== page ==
Wednesday, October 11, 2017 1:00 am
Forecast for economic global growth a bit sunnier
PAUL WISEMAN | Associated Press
WASHINGTON – The world economy is picking up momentum.
The International Monetary Fund on Tuesday raised its forecast for global growth to 3.6 percent this year and 3.7 percent in 2018. For both years, the outlook is up 0.1 percentage points from the IMF's previous forecast in July and would mark the fastest growth since 2010. The world economy grew 3.2 percent in 2016.
Just a year ago, the global economy was still stuck in a slump in the aftermath of the Great Recession and a debt crisis in Europe. China's economy was slowing steadily, raising fears of economic fallout in the developing countries that supply raw materials to the world's second biggest economy.
Now the global recovery appears widespread – three-quarters of the globe is enjoying an upswing for the first time this decade – and many of the fears have eased.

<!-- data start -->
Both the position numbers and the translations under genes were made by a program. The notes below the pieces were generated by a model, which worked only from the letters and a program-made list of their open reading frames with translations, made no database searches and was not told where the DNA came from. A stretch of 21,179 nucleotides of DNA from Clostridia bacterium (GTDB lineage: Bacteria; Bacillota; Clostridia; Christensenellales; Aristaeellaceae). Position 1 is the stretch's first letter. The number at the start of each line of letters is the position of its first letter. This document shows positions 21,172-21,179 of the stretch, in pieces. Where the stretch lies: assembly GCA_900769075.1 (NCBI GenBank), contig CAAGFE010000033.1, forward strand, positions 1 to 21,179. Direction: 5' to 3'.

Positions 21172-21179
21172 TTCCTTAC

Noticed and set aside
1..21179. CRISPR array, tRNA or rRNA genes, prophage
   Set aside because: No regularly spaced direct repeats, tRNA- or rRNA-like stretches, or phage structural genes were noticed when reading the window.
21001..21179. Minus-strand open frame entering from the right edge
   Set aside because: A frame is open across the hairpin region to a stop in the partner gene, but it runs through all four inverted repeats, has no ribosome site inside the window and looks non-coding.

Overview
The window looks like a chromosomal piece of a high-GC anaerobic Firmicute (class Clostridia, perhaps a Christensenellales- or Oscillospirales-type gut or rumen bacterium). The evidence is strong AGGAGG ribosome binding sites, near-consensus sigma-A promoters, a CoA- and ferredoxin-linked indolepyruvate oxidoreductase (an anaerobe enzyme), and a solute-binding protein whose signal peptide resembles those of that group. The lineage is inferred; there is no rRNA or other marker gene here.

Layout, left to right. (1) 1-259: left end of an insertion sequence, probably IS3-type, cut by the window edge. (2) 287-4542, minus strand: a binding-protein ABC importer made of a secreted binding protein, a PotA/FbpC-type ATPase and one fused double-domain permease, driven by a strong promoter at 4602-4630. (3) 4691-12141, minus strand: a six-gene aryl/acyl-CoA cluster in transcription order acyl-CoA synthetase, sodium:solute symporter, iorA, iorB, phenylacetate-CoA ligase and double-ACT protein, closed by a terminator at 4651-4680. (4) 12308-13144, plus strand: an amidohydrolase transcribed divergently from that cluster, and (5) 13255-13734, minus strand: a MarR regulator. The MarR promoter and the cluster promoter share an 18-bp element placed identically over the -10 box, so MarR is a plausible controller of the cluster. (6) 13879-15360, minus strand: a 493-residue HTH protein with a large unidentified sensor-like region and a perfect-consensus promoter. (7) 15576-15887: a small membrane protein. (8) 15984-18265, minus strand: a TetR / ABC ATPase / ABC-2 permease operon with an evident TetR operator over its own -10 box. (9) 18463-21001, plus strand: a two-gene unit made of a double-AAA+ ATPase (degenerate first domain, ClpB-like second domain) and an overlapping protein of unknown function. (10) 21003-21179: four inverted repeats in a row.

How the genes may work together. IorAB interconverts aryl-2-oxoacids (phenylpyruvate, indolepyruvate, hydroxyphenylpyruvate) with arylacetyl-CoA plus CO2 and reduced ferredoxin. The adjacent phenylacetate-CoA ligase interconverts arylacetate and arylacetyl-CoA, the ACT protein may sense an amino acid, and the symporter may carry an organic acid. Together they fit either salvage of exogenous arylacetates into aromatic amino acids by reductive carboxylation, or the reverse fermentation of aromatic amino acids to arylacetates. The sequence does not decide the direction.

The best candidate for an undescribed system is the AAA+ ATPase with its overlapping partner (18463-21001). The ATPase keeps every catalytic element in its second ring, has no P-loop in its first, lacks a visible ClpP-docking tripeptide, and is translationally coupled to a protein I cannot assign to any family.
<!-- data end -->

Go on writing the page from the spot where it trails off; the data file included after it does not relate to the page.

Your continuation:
The U.S., the 19-country eurozone, Japan and China are all forecast to grow faster this year.
World trade is expected to grow 4.2 percent this year, the most in six years.
IMF chief economist Maurice Obstfeld said the sunnier outlook for the United States – 2.2 growth this year versus 1.5 percent in 2016 – did not include any expectations that the U.S. Congress will pass big tax cuts and just reflected healthy U.S. growth in the first half of 2017.
A pickup in investment, industrial production and consumer and business confidence also underpins the improved global outlook.
But lackluster productivity growth and aging populations continue to drag on growth in the world's wealthiest countries. The IMF also notes that inflation remains worryingly low, a sign that the world economy still has not returned to full health in the aftermath of the Great Recession.
In an indirect reference to the election of President Donald Trump and Britain's decision to leave the European Union, Obstfeld also warned growing income inequality within countries has “helped fuel political disenchantment” and a backlash against globalization.